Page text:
Four days after suspicious packages began arriving in the mail for prominent Democrats and critics of President Trump, a suspect is in custody.


CHRISTOPHER WRAY: We have arrested Cesar Sayoc in connection with this investigation.

SHAPIRO: That's FBI Director Christopher Wray announcing the capture. NPR Justice reporter Ryan Lucas joins us now with details. And Ryan, walk us through the drama this morning and the capture of the suspect.

RYAN LUCAS, BYLINE: Well, we knew last night that the investigation was focusing on two places, New York and South Florida in particular. And this morning, authorities arrested Sayoc at an AutoZone store north of Miami. There was TV footage showing FBI officials and other law enforcement officers taking custody of a white van that was plastered with pro-Trump stickers near an AutoZone store there. A family attorney says that the van is Sayoc's. Now a criminal complaint has been filed against him in federal court in New York. He faces five counts in all, including illegally mailing explosives and threatening former presidents as well as others.

SHAPIRO: Can you tell us a little bit about the clues and the evidence that led the FBI to him?

LUCAS: It was actually a clue from one of the packages. FBI director Christopher Wray says that the FBI was able to pull a fingerprint off of one of those bubble-lined manila envelopes that we've talked about a lot over the past week. That fingerprint matched Sayoc's.

Wray says there's also a possible DNA connection from some of the homemade pipe bombs that were sent in two separate packages. Those appear to match Sayoc as well. And authorities have also identified a Twitter account that they say belonged to him. And the clue there was some of the words that were misspelled on the packages matched the misspelling on the Twitter account.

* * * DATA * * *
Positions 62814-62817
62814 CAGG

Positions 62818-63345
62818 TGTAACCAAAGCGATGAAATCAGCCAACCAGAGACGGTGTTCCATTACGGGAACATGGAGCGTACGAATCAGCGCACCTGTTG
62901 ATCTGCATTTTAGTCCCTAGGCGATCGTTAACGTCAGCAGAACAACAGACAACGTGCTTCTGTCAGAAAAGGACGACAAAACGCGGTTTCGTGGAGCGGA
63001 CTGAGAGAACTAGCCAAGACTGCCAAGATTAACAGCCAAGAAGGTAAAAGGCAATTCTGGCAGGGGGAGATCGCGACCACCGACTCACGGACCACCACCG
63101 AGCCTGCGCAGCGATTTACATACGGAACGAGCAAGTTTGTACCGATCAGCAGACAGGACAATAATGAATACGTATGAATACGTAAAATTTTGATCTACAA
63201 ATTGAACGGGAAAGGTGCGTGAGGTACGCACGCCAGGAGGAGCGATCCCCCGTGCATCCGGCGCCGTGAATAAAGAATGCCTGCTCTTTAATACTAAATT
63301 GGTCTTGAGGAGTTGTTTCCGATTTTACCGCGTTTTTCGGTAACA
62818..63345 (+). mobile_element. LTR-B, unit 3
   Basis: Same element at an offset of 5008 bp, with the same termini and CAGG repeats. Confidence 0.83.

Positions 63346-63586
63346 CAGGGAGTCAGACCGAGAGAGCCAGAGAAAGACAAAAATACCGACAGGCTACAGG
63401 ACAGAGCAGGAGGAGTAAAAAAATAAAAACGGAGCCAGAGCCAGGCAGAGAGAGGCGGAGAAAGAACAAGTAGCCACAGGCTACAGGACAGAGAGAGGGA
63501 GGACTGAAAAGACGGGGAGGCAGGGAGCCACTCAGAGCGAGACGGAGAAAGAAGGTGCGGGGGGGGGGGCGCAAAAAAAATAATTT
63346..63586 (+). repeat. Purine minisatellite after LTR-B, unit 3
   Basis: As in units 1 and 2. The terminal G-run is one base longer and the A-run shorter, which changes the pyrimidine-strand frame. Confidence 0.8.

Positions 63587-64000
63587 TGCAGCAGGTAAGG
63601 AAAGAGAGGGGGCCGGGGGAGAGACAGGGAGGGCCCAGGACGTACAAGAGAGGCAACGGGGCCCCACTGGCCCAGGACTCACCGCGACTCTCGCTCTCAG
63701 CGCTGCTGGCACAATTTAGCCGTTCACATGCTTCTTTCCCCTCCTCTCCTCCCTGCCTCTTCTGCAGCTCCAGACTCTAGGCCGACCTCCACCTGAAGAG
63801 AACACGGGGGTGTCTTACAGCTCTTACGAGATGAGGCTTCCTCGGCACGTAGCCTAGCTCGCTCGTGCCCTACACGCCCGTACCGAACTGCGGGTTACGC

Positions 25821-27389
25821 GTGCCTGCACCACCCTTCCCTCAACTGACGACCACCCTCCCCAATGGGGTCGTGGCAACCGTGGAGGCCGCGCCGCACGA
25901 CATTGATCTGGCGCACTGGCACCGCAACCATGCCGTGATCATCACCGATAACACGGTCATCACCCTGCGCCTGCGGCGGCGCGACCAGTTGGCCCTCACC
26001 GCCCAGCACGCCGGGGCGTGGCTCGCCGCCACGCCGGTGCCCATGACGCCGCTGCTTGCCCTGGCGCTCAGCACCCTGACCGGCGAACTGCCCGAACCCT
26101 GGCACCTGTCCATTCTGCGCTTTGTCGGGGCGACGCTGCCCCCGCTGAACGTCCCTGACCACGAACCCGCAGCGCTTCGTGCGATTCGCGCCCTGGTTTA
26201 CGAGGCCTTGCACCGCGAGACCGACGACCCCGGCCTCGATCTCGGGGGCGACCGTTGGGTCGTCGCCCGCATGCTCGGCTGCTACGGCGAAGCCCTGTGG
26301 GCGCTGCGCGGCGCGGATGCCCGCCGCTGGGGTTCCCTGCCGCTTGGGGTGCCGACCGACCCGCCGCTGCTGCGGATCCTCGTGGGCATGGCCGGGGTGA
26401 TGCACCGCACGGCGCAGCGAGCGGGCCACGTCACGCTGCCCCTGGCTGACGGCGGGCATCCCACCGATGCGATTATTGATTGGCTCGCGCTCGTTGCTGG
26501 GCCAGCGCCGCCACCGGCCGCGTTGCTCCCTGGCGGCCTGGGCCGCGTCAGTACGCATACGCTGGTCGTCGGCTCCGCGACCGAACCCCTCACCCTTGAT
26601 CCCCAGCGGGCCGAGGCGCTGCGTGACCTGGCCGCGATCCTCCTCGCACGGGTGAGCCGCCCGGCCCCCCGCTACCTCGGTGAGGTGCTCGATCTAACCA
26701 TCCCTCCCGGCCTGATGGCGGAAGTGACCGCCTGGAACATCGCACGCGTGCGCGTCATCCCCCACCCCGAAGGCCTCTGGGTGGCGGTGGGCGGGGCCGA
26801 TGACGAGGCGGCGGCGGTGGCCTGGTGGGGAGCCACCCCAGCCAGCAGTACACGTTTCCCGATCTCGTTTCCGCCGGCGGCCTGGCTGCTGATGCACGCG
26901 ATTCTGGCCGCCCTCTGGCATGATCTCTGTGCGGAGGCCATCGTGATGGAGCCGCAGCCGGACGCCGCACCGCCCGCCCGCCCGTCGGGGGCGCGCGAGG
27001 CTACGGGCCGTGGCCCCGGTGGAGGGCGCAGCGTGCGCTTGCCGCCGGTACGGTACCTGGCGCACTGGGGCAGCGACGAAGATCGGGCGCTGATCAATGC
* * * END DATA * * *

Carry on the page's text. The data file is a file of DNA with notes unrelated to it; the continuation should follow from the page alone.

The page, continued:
SHAPIRO: Wow. I know that you, our librarians, others at NPR have been looking into his background today. Tell us what you've learned about him.

LUCAS: Well, he's 56 years old. He is a resident of South Florida. He registered as a Republican in March of 2016. He has a pretty lengthy criminal history in Florida that includes charges of felony theft and drugs. He was also arrested over a possible bomb threat in 2002. He appears to have really kind of struggled for a very long time to find his place, to maintain a steady income. For example, he filed for bankruptcy back in 2012. On that form, he said that he lived with his mother, that he didn't own any furniture. His occupation on that form, though, he listed as store manager.

SHAPIRO: Today had kind of the hallmarks of a climax of the investigation with the FBI director, the attorney general all talking about it. Now that he's in custody, is that it? What happens next?

LUCAS: Well, the FBI will want to know whether Sayoc was working alone, whether there was somebody who was helping him with this. They'll also want to know whether there are any more packages that were sent but are unaccounted for yet 'cause remember; there were more discovered just this morning. There could still be more out there.

As things stand now, Wray says that each of the 13 devices that have been confirmed had 6 inches of PVC pipe, a small clock, a battery. There was wiring and a potential explosive material. He says that lab analysts are still examining those, but he made clear that these are not hoax devices.

SHAPIRO: And of course one big question is motive. Do you have any information about why he allegedly sent these packages to prominent Democrats, CNN, critics of President Trump and targets of President Trump's criticism?

LUCAS: Well, Attorney General Jeff Sessions was asked that exact question this afternoon. He did not want to say much on the topic. All that he would say is that Sayoc appears to be a partisan, but that will be determined by the facts of the case. I'll say that I've looked through his Twitter postings. There was a lot of pro-Trump sentiment in there, a lot of vitriol directed at Democrats. Authorities of course already have their eyes on that account — so definitely something that authorities are taking a look at.

SHAPIRO: That's NPR's Ryan Lucas following the investigation and today's arrest. Thanks, Ryan.

LUCAS: Thank you.



















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